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The answer is probably no, because there is a not-so-low chance (perhaps considerably higher than 5%) you will draw the wrong conclusions from the study. I have heard variations on this question not so infrequently, so I thought it would be useful (of course) to do a few quick simulations to see what happens when we try to conduct a study under these conditions. (Another question I get every so often, after a study has failed to find an effect: “can we get a post-hoc estimate of the power?” I was all set to post on the issue, but then I found this, which does a really good job of explaining why this is not a very useful exercise.) But, back to the question at hand.

Here is the bottom line: if there are differences between clusters that relate to the outcome, there is a good chance that we might confuse those inherent differences for treatment effects. These inherent differences could be the characteristics of people in the different clusters; for example, a health care clinic might attract healthier people than others. Or the differences could be characteristics of the clusters themselves; for example, we could imagine that some health care clinics are better at managing high blood pressure than others. In both scenarios, individuals in a particular cluster are likely to have good outcomes regardless of the intervention. And if these clusters happen to get assigned to the intervention, we could easily confuse the underlying structure or characteristics as an intervention effect.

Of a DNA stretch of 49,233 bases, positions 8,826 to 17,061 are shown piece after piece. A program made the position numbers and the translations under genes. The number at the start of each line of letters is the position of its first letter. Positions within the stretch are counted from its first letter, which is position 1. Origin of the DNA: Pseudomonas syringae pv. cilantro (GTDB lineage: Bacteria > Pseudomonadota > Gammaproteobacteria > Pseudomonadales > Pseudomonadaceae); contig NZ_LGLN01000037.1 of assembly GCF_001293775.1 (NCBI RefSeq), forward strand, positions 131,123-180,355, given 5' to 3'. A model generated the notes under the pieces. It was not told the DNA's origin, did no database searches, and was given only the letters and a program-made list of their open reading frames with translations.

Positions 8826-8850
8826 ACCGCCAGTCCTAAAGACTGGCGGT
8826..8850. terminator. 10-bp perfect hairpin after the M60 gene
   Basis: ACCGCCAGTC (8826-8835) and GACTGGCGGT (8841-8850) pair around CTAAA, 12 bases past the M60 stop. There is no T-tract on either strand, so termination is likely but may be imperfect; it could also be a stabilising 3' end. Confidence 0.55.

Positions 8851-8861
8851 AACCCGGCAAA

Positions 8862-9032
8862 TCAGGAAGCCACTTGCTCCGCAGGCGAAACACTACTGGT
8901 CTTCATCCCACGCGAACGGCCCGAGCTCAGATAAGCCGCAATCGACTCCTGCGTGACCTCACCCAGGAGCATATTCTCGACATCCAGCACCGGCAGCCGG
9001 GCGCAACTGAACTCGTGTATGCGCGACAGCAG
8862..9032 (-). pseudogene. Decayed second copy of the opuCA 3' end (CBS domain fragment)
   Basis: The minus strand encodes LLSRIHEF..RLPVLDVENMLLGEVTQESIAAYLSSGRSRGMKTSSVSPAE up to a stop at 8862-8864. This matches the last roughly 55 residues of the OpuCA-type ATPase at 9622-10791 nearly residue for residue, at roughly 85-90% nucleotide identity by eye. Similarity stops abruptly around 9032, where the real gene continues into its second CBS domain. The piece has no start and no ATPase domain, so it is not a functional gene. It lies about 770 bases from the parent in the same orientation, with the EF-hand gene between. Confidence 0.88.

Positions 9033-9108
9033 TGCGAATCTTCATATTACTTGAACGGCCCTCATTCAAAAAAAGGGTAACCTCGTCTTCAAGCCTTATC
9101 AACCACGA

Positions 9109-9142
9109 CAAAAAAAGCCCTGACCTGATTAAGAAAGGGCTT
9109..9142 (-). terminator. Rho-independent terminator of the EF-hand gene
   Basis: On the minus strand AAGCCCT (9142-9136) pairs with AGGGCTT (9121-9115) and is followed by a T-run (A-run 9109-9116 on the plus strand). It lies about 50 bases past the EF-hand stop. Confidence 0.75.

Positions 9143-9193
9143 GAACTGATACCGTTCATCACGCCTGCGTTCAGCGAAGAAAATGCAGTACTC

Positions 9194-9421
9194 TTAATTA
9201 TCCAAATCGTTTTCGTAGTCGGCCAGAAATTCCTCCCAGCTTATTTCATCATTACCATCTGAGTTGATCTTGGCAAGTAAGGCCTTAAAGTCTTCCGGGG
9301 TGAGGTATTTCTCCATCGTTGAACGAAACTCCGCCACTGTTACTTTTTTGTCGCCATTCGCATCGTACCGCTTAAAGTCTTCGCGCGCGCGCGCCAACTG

This problem easiest to observe if we generate data with the underlying assumption that there is no treatment effect. Actually, I will generate lots of these data sets, and for each one I am going to test for statistical significance. (I am comfortable doing that in this situation, since I literally can repeat the identical experiment over an over again, a key pre-requisite for properly interpreting a p-value.) I am going to estimate the proportion of cases where the test statistic would lead me to incorrectly reject the null hypothesis, or make a Type I error. (I am not getting into the case where there is actually a treatment effect.)

### A single cluster randomized trial with 6 sites

First, I define the cluster level data. Each cluster or site will have a “fixed” effect that will apply to all individuals within that site. I will generate the fixed effect so that on average (across all sites) it is 0 with a variance of 0.053. (I will explain that arbitrary number in a second.) Each site will have exactly 50 individuals.

```
library(simstudy)
defC <- defData(varname = "siteFix", formula = 0,
variance = .053, dist = "normal", id = "cID")
defC <- defData(defC, varname = "nsite", formula = 50,
dist = "nonrandom")
defC
```

```
## varname formula variance dist link
## 1: siteFix 0 0.053 normal identity
## 2: nsite 50 0.000 nonrandom identity
```

Now, I generate the cluster-level data and assign treatment:

```
set.seed(7)
dtC <- genData(6, defC)
dtC <- trtAssign(dtC)